This weekend the local Vietnamese community celebrates Tet, the lunar new year, which in 2012 marks the year of the dragon. Like any good holiday party, this one entails plenty of food.
Mary Queen of Vietnam Church (5069 Willowbrook Drive, 254-5660) hosts the largest local Tet celebration, which typically draws more than 20,000 to its Village de l'Est neighborhood in eastern New Orleans over the three-day event.
The festival grounds are lined with huge tents where you'll find different crews preparing Vietnamese staples like pho, bun, spring rolls, banh mi sandwiches and festival treats like fried bananas. The tents are filled with long communal tables and a great deal of Heineken is dispatched around them as people slurp and munch.
"All of the people running the tents and cooking are volunteers who want to help their parish, so they all have different recipes," says Lac Nguyen, one of the event coordinators. "That means you can try different ones from tent to tent."
The three-day party also features bands, fashion and beauty shows, tents packed with crafts, art and games of chance.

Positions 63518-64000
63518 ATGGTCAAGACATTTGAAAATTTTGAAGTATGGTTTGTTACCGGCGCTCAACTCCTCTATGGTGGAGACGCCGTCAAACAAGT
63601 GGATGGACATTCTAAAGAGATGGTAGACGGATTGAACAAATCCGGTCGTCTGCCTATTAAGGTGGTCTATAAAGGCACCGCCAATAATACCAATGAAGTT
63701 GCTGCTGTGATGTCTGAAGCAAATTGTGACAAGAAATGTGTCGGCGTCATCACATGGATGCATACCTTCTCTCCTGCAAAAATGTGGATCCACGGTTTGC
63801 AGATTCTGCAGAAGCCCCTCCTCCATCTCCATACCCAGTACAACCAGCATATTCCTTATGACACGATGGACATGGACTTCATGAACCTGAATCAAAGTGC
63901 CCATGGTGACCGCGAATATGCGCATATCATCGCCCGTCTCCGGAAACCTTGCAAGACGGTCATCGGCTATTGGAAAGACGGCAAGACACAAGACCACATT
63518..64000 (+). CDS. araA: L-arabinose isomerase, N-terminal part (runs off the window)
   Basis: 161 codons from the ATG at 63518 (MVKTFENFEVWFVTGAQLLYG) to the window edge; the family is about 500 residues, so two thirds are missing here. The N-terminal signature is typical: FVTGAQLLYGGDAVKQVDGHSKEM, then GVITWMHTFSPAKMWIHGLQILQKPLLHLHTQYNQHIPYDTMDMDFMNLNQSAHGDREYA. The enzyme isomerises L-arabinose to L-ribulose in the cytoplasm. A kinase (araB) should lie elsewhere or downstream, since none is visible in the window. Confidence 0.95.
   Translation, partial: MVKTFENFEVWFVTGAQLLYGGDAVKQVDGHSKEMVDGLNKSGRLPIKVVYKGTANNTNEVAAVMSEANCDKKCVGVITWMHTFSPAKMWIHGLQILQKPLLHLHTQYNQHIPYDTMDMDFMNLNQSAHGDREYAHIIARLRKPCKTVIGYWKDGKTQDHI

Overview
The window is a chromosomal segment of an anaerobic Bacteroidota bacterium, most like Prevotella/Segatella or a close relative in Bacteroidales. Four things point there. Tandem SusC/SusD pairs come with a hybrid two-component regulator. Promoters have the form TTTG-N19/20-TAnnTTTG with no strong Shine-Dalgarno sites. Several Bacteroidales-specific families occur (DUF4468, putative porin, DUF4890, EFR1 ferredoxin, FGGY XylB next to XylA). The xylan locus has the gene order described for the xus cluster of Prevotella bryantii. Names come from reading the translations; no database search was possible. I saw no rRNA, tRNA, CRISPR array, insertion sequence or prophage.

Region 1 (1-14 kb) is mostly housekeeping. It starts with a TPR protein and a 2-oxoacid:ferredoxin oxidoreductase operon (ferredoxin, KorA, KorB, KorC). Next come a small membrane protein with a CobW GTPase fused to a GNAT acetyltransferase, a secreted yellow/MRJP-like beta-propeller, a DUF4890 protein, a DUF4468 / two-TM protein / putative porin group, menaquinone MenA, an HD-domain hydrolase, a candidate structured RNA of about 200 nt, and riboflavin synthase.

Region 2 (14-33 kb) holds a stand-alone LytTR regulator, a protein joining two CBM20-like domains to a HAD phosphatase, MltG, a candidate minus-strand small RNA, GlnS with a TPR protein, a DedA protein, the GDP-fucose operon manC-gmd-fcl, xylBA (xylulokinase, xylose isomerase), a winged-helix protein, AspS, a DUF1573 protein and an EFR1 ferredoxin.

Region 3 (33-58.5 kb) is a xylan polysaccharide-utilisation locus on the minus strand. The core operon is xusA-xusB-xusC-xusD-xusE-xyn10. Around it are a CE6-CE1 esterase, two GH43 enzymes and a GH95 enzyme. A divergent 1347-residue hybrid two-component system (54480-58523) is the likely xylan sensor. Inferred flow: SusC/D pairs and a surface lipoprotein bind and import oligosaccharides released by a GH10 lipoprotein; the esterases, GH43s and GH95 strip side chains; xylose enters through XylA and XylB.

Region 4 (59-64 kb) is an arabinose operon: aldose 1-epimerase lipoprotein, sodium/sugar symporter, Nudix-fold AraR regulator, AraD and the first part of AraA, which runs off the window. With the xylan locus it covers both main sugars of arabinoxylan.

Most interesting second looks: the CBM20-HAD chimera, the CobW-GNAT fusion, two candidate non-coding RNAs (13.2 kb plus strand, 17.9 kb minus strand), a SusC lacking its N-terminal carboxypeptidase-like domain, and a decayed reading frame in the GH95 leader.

The entire weekend is a benefit for Mary Queen of Vietnam Church, funding its various community programs. The church offers a Spanish-language mass on Sundays, and for the past few years it's been using the annual Tet celebration to bring more Latino families into the neighborhood fold too. This year, Latino parishioners will prepare tacos, burritos and Mexican-style goat stew, alongside the Vietnamese noodles, fish sauces and exotic eats.
Admission and parking are free. Bring cash for the food, games and concessions. The Tet celebration is held from 6:30 p.m. to 11 p.m. Friday, noon to 11 p.m. Saturday and noon to 10 p.m. Sunday.